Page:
Blaming readers is in vogue these days. Boys dont read. Reluctant readers resist reading. Struggling readers give up because the task is just too hard for them. When we label readers in these ways, are we perhaps communicating our own frustration more than the actual situations?
Consider what happens on NEAs Read Across America Day (official site - ReadWriteThink Calendar Entry). Read Across America Day, celebrated on March 3, 2008, celebrates reading and encourages every person, young and old, to read on the March 3rd and every day of the year. As the sites FAQ explains
In cities and towns across the nation, teachers, teenagers, librarians, politicians, actors, athletes, parents, grandparents, and others develop NEAs Read Across America activities to bring reading excitement to children of all ages. Governors, mayors, and other elected officials recognize the role reading plays in their communities with proclamations and floor statements. Athletes and actors issue reading challenges to young readers. And teachers and principals seem to be more than happy to dye their hair green or be duct-taped to a wall if it boosts their students reading.With all this support and encouragement, why do we still have readers who dont or wont read regularly? What makes an event like Read Across America Day different? Why can it be difficult for all students to celebrate reading every day?
It has a lot to do with how we treat readers. The January 2008 English Journal article “Speaking My Mind: Dont Blame the Boys: Were Giving Them Girly Books” by Kevin R. St. Jarre argues that “it may not be that girls naturally love to read more than boys do. It may be the reading lists”(15). The reading curriculum, according to the article, favors emotional and reflective readings (texts for girls) like Go Ask Alice and Speak over action and adventure (texts for boys) like the latest Tom Clancy novel. The article concludes that when “we allow students to select what they will read . . . we can encourage reading where there is currently none” (16).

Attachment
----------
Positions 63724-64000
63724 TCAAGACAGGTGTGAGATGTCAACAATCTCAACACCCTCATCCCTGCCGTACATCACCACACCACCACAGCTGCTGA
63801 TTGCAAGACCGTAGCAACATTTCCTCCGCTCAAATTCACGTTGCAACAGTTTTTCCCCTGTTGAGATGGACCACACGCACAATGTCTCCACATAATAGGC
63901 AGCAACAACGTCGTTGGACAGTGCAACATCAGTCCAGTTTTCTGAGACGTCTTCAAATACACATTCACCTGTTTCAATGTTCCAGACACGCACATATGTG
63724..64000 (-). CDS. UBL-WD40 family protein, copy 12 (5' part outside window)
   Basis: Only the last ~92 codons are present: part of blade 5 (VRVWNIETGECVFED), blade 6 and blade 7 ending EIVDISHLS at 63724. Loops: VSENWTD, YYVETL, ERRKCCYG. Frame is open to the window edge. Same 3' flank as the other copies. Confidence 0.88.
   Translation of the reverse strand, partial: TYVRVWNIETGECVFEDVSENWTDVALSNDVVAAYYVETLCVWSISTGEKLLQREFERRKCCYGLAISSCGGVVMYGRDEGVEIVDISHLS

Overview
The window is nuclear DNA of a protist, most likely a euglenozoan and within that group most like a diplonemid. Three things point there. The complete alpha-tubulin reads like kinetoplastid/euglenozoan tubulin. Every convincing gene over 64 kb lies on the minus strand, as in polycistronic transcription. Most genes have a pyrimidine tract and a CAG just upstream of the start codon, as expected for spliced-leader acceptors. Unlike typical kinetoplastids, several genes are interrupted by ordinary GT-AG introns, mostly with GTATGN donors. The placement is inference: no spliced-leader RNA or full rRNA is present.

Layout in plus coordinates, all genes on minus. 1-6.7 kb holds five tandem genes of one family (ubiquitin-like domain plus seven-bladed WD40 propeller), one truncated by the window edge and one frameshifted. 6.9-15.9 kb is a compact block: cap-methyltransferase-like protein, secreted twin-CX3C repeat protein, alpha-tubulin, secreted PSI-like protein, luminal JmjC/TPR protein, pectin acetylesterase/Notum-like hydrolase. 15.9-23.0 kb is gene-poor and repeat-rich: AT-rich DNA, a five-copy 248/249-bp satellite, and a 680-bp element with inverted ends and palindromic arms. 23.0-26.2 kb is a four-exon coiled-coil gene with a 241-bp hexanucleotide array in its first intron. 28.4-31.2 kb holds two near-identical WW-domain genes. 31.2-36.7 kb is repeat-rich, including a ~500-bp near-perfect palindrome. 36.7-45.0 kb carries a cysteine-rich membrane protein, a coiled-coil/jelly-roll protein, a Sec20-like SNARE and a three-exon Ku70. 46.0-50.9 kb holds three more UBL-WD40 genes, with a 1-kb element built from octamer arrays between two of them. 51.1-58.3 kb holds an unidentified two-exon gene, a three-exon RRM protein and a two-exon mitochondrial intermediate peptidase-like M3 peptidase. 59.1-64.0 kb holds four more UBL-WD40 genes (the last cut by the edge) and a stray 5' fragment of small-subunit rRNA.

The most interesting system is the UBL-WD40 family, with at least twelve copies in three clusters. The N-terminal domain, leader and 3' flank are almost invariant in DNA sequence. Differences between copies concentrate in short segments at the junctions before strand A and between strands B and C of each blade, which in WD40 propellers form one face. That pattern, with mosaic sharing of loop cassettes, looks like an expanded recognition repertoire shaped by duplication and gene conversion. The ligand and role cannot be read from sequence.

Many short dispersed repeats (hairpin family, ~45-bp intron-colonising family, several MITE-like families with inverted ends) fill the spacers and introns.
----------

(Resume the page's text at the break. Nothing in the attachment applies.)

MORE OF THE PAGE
In her recent NCTE webinar “When Kids Won't Read, What Teachers Can Do” (access to the archive is free), Teri Lesesne (blog, school page) explored how the covers on books appeal to different kinds of readers. Her presentation considered how the cover images on the books encouraged or discouraged readers to pick up the book and read. Naturally we have stereotypes about what makes a cover for boys or a cover for girls, and our thoughts may ignore things like readers gender identity and personal interests. The point still stands though: readers have strong preferences that guide their reading and lead them to engage with a text.
When reading centers on student choice, students are more likely to read. Events like Read Across America Day work because they highlight everything that is fun about reading. Readers are encouraged to share and read the texts they love. If every day in the classroom were like Read Across America Day, my hunch is that reading would improve. But in a world of compulsory readings and curriculums decided by textbook publishers, teachers face many challenges. What seems like the most obvious challenge however, readers themselves, is probably the least of our worries. We need to stop blaming the readers and let students help us find“the right book for the right reader at the right time,” as Teri Lesesne says. Maybe then classrooms will be filled with celebrating readers every day—and the reluctant and struggling readers will be a thing of the past.